I never thought I’d say these words: I now own a 2003 Kia Rio. And my god is it a gigantic pile of garbage that I will thoroughly enjoy destroying in an upcoming video series. But first, the thing has to somehow survive winter-beater duty.

I initially bought my $1 Oldsmobile Alero because I needed a vehicle to star in an upcoming video series that I’m working on with Jason Torchinsky. Since that show will require its automotive star to make the ultimate sacrifice, I decided that using the 2001 Alero—which I was able to get into damn good condition after a few trips to the junkyard—just wouldn’t be right. No point in ruining a perfectly good-ish automobile.

But there is a point in ruining a perfectly bad automobile, and on that front, my new Rio is the optimal specimen. That’s why I decied to trade my Alero for it (and $250 in cash to cover some of the parts I put into the trusty Olds). Just look at this pile of beetle dung:

My landlord crashed this Rio into the back of an SUV a few months ago after falling asleep at the wheel. He bought the car brand new about 15 years ago, and though it only has about 100,000 miles on the odometer, Michigan winters haven’t been so nice to the bodywork.

You know what else wasn’t nice to the bodywork? The ass-end of that SUV. You can actually see a hole in the front bumper where the SUV’s tailpipe acted as a hollow punch. The hood is wrecked, the fender is bent, the headlight is bashed out, and the entire radiator support is pushed back. Here’s a photo I took a few weeks back:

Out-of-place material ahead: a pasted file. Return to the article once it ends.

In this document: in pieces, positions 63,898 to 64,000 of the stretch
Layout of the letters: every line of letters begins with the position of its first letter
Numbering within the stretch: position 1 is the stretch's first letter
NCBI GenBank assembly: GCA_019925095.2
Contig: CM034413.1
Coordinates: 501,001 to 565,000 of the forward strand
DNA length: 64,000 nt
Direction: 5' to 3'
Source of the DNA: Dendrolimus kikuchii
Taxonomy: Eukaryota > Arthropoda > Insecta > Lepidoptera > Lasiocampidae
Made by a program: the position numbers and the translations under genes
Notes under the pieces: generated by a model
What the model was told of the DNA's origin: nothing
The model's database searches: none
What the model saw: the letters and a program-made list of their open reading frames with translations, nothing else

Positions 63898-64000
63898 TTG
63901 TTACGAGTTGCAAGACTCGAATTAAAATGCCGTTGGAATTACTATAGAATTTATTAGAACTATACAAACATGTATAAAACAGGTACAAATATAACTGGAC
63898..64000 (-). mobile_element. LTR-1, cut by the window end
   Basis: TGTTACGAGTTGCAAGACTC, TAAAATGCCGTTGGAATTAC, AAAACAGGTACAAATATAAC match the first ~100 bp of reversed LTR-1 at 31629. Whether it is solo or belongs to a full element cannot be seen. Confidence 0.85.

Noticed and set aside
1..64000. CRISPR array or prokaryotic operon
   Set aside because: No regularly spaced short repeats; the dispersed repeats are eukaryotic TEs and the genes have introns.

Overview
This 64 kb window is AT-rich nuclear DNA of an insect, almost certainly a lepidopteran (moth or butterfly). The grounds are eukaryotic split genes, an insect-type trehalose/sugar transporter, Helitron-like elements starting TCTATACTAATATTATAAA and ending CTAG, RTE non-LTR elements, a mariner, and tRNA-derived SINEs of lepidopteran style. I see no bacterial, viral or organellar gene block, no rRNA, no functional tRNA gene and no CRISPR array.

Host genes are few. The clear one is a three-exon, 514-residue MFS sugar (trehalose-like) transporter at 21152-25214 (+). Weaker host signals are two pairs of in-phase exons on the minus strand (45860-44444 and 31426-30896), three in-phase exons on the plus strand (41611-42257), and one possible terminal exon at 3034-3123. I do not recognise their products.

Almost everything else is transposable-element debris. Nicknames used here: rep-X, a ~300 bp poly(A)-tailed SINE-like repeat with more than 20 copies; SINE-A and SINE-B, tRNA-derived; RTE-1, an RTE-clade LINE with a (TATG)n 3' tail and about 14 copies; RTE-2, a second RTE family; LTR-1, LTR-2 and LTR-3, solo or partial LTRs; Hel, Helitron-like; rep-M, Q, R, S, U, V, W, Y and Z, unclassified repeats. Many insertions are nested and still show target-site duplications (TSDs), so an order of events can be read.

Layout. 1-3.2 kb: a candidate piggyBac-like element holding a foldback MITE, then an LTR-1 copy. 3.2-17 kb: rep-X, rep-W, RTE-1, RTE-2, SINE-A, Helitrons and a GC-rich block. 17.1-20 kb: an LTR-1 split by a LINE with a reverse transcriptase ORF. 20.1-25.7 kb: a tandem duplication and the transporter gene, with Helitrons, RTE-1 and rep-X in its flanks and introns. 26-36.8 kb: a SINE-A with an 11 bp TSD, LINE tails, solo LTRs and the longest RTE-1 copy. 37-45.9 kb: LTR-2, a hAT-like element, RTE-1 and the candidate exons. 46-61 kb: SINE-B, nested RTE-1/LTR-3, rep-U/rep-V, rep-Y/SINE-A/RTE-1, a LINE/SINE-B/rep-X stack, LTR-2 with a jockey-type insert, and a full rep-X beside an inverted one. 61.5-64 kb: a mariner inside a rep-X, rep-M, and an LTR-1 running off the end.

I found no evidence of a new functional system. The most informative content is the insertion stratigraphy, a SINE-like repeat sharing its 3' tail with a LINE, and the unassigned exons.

I only mention when I took that photo because it seems that I’m no longer able to crack open the hood. That’s a little worrisome, since I have to drive this crap-can 700 miles from Michigan to North Carolina at some point, and there are a few items under there that I’m a bit concerned about, namely that radiator hose that’s all scrunched up, the radiator itself and the cooling fans (though in steady-state highway driving, the latter shouldn’t be an issue). I also wouldn’t mind changing or checking the fluids.

The good news is that this baby runs pretty well:

The body damage isn’t the Kia’s only problem; the driver’s door lock fell into the door, the interior is horrid (to be fair, it was horrid from the factory), and there’s a strange shake in the steering wheel that I’m not sure I’m going to want to deal with for 700 miles.

Sadly, there’s a good chance that, prior to the video series, this little Kia is going to end up as my winter beater, since my $600 Jeep Cherokee decided to shit the bed and not be the champion it once was (I’m bitter about this).

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Driving this bargain-basement econobox all winter is going to be torture, but that agony will pale in comparison to what Jason and I have in store for this little shitbox. That is, unless I fall in love with the little Korean like I tend to with vehicles that actually, you know, work.

But surely that’s not possible with a totaled Kia Rio...